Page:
Tech Revolution: OPEC Just Announced Deeper Oil Cuts that are Set to Destroy the Global Market


Tech Revolution
Dec 3, 2022

Extra steps will almost certainly be taken by a coalition of the world’s most influential oil producers.

According to Goldman Sachs, their goal is to restore equilibrium to the market and prevent a further decrease in prices. On December 4, OPEC and non-OPEC producers will for an important energy alliance meeting known as OPEC+.

And they’ll be in charge of determining the course of action for production in the future. China from further Covid-19 restrictions, and as traders weigh the potential effects of a Western embargo on Russian oil. Recently, Goldman Sachs’ global head of commodities, Jeff Currie, said that the firm had lowered its oil price predictions due to several variables.

And ahead of its meeting, OPEC+ announced deeper oil hikes that are set to destroy the US and the entire global market!

So that we’re all on the same page, the Organization of the Petroleum Exporting Countries is a cartel comprised of many of the world’s major oil-producing countries.

In 2016, OPEC came together with several other major oil-exporting nations that were not members of OPEC to form a more formidable organization that they dubbed OPEC+. And the primary objective of the cartel is to maintain a stable price for crude oil, which is a valuable fossil fuel.

OPEC and its allies control approximately 90 percent of its discovered oil reserves. And because it holds such a dominant market share, the alliance is in a position to significantly impact the price of oil, at least in the near term.


The ability of OPEC+ to influence oil prices over the long term is hampered by the fact that individual countries have different priorities than the organization as a whole.

At their upcoming meeting this weekend, OPEC and its allies are likely to discuss the possibility of further reducing production. And this will be in response to the falling oil price on the global market.

Traders were taken aback when Saudi Arabia and its partners announced a cutback in production of two million barrels per day the previous month. And President Joe Biden voiced his strong disapproval of this action. Even so, prices have already fallen.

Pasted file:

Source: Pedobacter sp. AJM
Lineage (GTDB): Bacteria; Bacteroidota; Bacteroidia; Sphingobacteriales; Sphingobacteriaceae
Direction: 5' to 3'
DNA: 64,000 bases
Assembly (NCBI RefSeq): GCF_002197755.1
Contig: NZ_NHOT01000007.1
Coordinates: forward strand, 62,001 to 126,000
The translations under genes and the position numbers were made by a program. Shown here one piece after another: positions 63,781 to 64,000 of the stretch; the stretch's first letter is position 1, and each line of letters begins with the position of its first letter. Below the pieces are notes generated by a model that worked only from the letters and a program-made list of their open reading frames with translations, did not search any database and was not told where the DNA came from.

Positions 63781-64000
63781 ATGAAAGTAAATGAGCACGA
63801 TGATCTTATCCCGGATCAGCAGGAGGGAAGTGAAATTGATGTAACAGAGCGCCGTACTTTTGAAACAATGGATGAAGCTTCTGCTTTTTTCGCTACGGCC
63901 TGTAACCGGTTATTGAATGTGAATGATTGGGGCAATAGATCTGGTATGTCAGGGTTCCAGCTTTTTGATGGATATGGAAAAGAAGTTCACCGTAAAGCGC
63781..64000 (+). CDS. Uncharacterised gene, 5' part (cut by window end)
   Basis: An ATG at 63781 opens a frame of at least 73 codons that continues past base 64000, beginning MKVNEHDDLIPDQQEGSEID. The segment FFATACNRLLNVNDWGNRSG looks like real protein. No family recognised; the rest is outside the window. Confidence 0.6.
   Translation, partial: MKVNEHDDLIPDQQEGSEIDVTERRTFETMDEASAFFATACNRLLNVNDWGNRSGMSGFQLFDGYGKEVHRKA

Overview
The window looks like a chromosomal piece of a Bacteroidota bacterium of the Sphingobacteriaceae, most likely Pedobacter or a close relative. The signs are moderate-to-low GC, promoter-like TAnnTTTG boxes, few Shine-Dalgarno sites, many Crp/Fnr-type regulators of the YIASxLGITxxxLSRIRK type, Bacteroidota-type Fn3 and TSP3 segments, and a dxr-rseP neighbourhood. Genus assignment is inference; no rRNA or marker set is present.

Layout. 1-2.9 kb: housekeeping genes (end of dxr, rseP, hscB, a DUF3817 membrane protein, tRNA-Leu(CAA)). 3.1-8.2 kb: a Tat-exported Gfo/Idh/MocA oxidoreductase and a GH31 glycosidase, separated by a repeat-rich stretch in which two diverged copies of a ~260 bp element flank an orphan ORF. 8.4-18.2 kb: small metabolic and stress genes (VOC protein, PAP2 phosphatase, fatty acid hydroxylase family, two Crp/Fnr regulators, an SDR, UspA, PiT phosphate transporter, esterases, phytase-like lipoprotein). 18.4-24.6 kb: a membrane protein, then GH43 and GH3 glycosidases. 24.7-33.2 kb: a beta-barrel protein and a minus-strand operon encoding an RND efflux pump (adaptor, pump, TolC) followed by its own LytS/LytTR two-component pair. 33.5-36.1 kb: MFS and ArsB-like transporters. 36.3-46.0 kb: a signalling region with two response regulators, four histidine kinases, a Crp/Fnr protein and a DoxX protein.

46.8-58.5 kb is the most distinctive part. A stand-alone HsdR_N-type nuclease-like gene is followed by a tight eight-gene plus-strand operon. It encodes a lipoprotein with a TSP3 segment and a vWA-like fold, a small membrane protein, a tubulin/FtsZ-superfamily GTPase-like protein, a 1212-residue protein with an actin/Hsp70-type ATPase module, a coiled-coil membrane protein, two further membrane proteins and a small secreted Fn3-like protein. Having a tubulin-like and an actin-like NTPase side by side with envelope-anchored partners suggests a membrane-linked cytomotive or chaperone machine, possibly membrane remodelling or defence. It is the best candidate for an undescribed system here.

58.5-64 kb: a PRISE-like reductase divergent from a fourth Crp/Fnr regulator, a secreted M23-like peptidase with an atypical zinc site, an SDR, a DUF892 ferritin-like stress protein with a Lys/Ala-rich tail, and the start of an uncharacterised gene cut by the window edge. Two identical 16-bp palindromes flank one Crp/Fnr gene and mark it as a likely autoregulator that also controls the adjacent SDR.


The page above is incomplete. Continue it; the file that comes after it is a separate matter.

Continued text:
It momentarily reached a low of approximately US$80 per barrel in London as the situation in China continued to deteriorate. Up until this week, the organization’s representatives had issued a gloomy forecast. They even projected that they would wait to analyze the impact of the reductions.

However, now they are suggesting that even further reductions might be possible.

Before the summit on December 4, there had been no formal conversations held among the alliance’s members. On the other hand, the fact that OPEC+ has chosen to hold its meeting virtually on December 4 indicates a low likelihood of a shift in policy.

Before the meeting, Riyadh transmitted an unusually clear pre-meeting signal to the market. Last week, the Energy Minister of Saudi Arabia, Prince Abdulaziz bin Salman, announced that OPEC and its allies were “ready to act.” And if they believed it necessary to intervene and reduce supplies even further to “balance supply and demand,” they would do so.


Amrita Sen is the principal oil analyst at the consultancy Energy Aspects Ltd and also helped found the company. He believes that OPEC will decide between a rollover and additional production cuts. He further said that they “are constantly careful about supply-demand balances.”

Bloomberg polled 16 market participants and experts this week and expected a reduction in supply. And as for predictions, they can be anything from a quarter of a million to two million barrels each day.

FGE Consulting also estimates that the potential reduction might be rather large. It would appear that OPEC and its allies are concerned only with potential threats to the market’s decline.

Of course, there are other factors that work against this. Recent hints of the group’s preparedness to act have bolstered futures, and Brent has risen as high as 3.4% to US$86 per barrel. Now, the alliance is under constant pressure from consuming countries to keep the taps open to halting inflation.

In particular, deeper reductions might worsen the tension between the Biden administration and Saudi Arabia.


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